The college library is an important hub of campus life. There, you can check out books, conduct your research, find a quiet place to study, and maybe even flip through a magazine. What’s more, today’s college libraries extend their reach out into the Internet, making many services and resources accessible right from their websites.
But how are students using this great wealth of resources?
To better understand students’ study habits, we wanted to explore how, and why, they use their campus library. So, in our survey, we asked: What do you do when you’re at your campus library? Nearly 3,000 students responded. Here are their top four reasons for spending time there.
Why Go to the College Library? Students’ Top Four Responses
1. Study alone. By far the most popular response at 77%, the clear majority of our surveyed students head to the library to focus on their studies… by themselves. To us, this response shows that, no matter what kinds of resources are offered by the library, this learning space is (and will probably always be) regarded as a great place to get serious about work.
It also means that, during peak study periods (such as finals week), students would do well to get to the library early to secure the study spot of their choice!
2. Use the online databases. More than half (51%) of the students said that they’re at the library to use the online databases, indicating that a good portion of their research work is completed at the library.
Unfortunately, many students will often find themselves in front of a looming deadline… and a closed library. Or perhaps they can’t make it to the campus library for other reasons (such as parenting responsibilities, a lack of transportation options, or a need to travel away from home). Lessen your students’ stress by reminding them that they can access their college’s databases from their own computer. Typically, all they’ll need is internet access and a username and password (which usually requires a campus e-mail account or library card). (Of course, before mentioning this, you’ll want to double-check to ensure that this is true for your campus.)
Starting your students on a research and writing project? Encourage them to review these nine tips for successfully writing a research paper.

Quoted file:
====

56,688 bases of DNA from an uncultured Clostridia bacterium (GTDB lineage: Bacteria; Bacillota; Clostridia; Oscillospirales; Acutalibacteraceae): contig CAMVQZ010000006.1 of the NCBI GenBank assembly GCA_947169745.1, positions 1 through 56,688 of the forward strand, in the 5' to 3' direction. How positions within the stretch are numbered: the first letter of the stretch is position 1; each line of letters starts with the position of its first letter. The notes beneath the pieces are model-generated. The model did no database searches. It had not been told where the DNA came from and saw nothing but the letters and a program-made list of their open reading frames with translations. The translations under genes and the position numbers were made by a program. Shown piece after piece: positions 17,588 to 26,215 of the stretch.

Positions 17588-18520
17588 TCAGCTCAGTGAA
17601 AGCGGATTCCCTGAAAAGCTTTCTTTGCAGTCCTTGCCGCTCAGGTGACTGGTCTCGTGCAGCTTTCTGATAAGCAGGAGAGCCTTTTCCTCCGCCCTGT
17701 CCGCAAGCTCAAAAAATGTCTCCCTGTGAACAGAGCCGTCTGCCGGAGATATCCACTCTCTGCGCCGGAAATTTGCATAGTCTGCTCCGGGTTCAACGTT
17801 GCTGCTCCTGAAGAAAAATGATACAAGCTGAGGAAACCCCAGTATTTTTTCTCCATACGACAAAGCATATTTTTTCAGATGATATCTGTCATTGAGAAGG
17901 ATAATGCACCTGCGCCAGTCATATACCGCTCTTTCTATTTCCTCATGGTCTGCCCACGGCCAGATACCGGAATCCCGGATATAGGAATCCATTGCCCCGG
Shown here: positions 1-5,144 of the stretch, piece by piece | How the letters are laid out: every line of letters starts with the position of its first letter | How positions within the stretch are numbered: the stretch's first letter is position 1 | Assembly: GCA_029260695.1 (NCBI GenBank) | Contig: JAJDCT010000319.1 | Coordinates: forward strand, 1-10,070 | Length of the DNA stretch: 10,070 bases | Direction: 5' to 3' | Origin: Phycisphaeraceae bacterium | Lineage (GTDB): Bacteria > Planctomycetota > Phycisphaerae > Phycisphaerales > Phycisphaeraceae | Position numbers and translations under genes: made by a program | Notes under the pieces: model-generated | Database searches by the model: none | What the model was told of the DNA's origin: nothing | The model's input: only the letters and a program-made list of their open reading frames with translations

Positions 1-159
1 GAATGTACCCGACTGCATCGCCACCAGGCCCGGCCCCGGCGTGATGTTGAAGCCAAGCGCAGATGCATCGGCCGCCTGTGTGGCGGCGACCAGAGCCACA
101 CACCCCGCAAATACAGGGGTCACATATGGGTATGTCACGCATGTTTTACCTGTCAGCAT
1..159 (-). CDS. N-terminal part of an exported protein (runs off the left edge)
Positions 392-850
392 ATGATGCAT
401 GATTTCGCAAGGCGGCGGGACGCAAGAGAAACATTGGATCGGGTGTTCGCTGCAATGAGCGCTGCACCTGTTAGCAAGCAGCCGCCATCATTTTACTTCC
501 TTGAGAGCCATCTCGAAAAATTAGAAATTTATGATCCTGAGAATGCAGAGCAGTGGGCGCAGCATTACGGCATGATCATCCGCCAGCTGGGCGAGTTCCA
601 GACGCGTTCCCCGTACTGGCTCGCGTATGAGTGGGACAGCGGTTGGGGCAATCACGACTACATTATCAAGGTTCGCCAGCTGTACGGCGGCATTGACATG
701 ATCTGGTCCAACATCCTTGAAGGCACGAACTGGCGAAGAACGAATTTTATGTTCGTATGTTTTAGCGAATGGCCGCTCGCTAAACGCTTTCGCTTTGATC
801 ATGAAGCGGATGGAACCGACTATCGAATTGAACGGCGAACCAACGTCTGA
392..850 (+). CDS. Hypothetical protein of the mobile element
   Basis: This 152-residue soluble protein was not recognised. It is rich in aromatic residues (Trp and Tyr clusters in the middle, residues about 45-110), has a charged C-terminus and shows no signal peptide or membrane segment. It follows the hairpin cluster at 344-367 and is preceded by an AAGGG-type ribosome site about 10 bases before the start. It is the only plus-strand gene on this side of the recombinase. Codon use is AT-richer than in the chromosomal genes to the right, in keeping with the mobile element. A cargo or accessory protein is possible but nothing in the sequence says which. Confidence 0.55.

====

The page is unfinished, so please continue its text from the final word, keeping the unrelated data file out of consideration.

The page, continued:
3. Use reference materials. Whether they’re in need of general resources such as encyclopedias and dictionaries, specialized publications such as field-specific bibliographical guides and indexes, or other references that simply aren’t available in electronic formats, students visit the library to access non-circulating materials that they need to complete their projects.
Even so, given that only 39% of students stating that they use the reference materials, we recognize that many students may not even be aware of these materials’ existence. (Or, if they do, they may not know the valuable role they can play in the research process.) If your course includes a research project, encourage your students to make use of them. Students may also appreciate being reminded that, if they aren’t sure how to use these helpful reference tools, their campus librarian will be able to assist them.
To further guide your students, you may even wish to make a bibliography that lists the reference materials that would be of most use to them. But first, you might want to check your library’s website; in many cases, the librarians have already created subject guides that describe the resources available for specific fields and disciplines. Your librarian may also be able to create a course guide that lists the reference materials (and other resources) that suit the specific needs of your class.
4. Meet their study groups. Whether it’s for the luxury of having a big table, the convenience of accessing nearby scholarly and reference materials, or the simplicity of having a central place to meet that’s not their own homes, the library is a popular place for students to gather for study and group projects. More than one third (34%) of students said that’s why they visit their library.
Are you assigning group projects for your course, or do you recommend that students get together in groups to study? If you know students will use the library as a meeting space, advise them to reserve a study room. There, they can talk over the details of their projects without worrying that their conversation is disturbing other students.